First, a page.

Freedom and Championship
As a history-minded person, dates are meaningful to me. When anniversaries of significant events in my life roll around, I like to take a moment to reflect on the event. Today, there’s two such events I get to remember associated with July 12th.
The one, I wouldn’t have remembered the date, but facebook reminded me of it — one of the things I do love about facebook. The other, I always just remember it when this date rolls around. It’s a hard date to forget — it was a major life-changing event.
That was the day I got my honorable discharge from the U.S. Navy, July 12th, 1977. I’d been in for 4 years and 42 days at that point, although my record only shows that I served for 3 years, 11 months, and 18 days. I spent 60 days of my time officially AWOL (Absent Without Official Leave). I still managed to get an Honorable Discharge, despite the fact that I was getting out 2 years before my 6-year enlistment was slated to expire.
Timing was everything
I had picked the perfect time in history and my career to get lost for 60 days, and to wash up on Treasure Island in the middle of the San Francisco Bay. There, a maverick former pilot was the captain commanding the base. His job was to boot as many sailors who’d washed up onto his shores out of the Navy as possible, in the most expedient manner.
The Navy, along with the rest of the military, was winding down from a war-time capacity, to a much smaller peace-time size, a couple years after we’d left Viet Nam forever. He was an important instrument in the Navy’s down-sizing. He was good at his job!
I had been tipped off by a legal officer on my ship, prior to going AWOL, that Treasure Island was the place to go if I wanted to get a fair shake. The reason I went AWOL was to get transferred off my ship, to another ship. That officer had planted the seed, when I’d asked him how I could get off the ship when the captain was not approving any transfers.
I desperately needed to get away from the captain, for a number of very good reasons. Going AWOL was the only way of doing that. If I stayed gone at least 30 days, the Navy could not return me to the same ship. So I doubled-down and went for 60 — not my plan, just the way it shook out.
An Offer I Couldn’t Refuse
I’d had an excellent record up to that point — after a few early-on problems on my first ship, I’d straightened up and flown right the rest of my career. The captain at Treasure Island said I qualified for an honorable discharge, which he offered in lieu of a transfer to another ship, which is what I was expecting. I asked him if I could think about it! He looked at me like I was nuts, then gave me 48 hours to decide.
It took me less than a day to say, “Okay, I’m outtahere — give me the damn discharge!” It was the only choice that made sense. I would have been sent to a conventional ship, as opposed to a nuclear ship, which I’d been on.I wanted nothing to do with a conventional ship. While I had issues with nuclear power in general, at that point, I’d almost died in an engine room fire on a conventional Destroyer, and still had haunting memories from that. So, I picked Door #1, and got the hell out.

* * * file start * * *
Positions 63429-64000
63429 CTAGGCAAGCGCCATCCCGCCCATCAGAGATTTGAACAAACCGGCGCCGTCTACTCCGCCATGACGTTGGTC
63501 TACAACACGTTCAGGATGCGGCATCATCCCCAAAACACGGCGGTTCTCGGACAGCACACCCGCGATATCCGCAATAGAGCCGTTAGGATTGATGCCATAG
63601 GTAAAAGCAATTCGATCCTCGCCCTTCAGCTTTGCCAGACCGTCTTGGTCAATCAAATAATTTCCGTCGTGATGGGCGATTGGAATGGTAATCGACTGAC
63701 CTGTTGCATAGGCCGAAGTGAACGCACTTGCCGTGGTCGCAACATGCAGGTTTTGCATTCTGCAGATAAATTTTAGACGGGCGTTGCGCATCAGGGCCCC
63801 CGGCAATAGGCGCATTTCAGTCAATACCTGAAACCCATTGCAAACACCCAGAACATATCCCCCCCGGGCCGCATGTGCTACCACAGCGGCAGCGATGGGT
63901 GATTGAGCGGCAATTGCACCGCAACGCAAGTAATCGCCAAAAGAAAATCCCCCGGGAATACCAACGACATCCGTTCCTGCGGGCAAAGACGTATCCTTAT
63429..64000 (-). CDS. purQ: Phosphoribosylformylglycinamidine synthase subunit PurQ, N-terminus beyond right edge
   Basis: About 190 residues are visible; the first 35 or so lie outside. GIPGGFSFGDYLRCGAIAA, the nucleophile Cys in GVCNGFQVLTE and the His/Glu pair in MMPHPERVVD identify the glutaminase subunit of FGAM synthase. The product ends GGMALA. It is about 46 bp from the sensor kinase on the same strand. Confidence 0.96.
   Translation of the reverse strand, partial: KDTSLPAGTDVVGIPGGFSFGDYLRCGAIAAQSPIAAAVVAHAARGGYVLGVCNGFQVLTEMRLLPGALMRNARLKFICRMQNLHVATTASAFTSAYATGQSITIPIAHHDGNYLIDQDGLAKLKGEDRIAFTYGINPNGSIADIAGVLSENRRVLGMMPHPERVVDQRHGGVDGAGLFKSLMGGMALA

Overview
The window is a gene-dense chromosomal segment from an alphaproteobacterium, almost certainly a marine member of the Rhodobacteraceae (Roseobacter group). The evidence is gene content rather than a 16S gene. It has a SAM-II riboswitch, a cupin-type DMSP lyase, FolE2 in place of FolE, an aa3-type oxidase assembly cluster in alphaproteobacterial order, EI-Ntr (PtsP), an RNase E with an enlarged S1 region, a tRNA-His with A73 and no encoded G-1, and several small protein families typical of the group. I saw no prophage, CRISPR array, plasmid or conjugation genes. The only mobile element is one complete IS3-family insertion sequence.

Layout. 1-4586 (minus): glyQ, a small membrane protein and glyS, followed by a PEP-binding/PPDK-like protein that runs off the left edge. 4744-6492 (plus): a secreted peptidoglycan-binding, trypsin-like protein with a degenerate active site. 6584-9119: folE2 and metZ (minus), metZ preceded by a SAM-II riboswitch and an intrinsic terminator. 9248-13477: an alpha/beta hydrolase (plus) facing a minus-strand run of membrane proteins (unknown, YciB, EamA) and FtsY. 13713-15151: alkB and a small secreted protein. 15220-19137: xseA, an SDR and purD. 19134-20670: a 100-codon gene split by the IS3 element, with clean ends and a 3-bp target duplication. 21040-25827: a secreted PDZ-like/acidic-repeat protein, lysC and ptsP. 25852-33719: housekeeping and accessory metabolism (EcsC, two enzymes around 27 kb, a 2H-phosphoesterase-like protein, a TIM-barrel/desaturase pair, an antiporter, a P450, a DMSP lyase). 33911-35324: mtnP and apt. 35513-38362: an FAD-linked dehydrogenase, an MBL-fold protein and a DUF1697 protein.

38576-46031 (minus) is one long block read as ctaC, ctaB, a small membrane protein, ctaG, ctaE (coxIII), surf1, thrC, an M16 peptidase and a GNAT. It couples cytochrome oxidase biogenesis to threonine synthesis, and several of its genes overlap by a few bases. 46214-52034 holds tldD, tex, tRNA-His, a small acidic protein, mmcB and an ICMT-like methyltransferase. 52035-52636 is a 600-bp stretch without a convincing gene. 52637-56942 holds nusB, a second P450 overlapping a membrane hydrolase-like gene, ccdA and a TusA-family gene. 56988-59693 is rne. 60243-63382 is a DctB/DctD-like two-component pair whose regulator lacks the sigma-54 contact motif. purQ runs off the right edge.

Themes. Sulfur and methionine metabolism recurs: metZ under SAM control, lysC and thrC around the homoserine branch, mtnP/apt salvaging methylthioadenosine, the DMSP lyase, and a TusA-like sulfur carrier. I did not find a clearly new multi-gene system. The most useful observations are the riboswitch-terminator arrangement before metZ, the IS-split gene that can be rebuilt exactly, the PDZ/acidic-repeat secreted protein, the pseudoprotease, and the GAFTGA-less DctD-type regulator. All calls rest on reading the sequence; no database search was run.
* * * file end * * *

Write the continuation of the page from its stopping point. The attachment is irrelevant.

I had spent 2 months on the island awaiting my discharge to come through, with lots of time to think about what I would do when I got out. I’d managed to get a great job as the Chaplains’ Assistant there, handling all of their correspondence and managing their schedules. They turned out to be the best friends a crazy sailor like myself could have on a base. They bailed me out of more than one jam, and they helped me figure out what I would do as a civilian. They were great.
Freedom Came My Way One Day, But…
So, armed with a plan, and filled with hope, I savored the first tastes of sweet freedom as I crossed the Golden Gate Bridge one last time, entering back into the world as a civilian again.
It didn’t take long — less than two months — before I watched all those plans and hopes go up in smoke. I found myself staring into the abyss of alcoholism and drug addiction, back in Norfolk, Virginia, where I simply couldn’t stop using, was suddenly unemployable, and completely strung out.
It was exactly two months later that I drank the last drink that would ever cross my lips, September 12th, 1977. I was done. It took me another couple of years to be able to say the same about other substances, but the booze was what almost killed me, so it was appropriate that it was the first to go.
None of it would have happened, had I stayed in the Navy and finished out my hitch. In fact, before I felt the need to run from that captain on my ship, I had been seriously considering a career in the Navy. When I came face to face with the stark reality that, on a ship, the captain is higher up the chain of command than God, my naval career aspirations quickly evaporated. All it took was that one captain to convince me.
I never wrote to thank him. He, and the maverick captain at Treasure Island, both did me a huge favor, helping me to find my way out of a place that would have continued to support my active addiction. I am fairly certain that if I hadn’t stopped when I did, I probably wouldn’t have lived much past age 30. 42 years ago today, my road to true freedom began in earnest, with that discharge. Thanks, oh captains my captains!
Champions at Last!
The other memory associated with this date? My first ever softball championship — actually, my first championship of any kind, in my life, at age 55, 9 years ago. It was the glorious fulfillment of a lifelong dream. That, too, happened on July 12th.
Today, I truly savor the taste of freedom, and I know what it feels like to be a champion. This is a good day!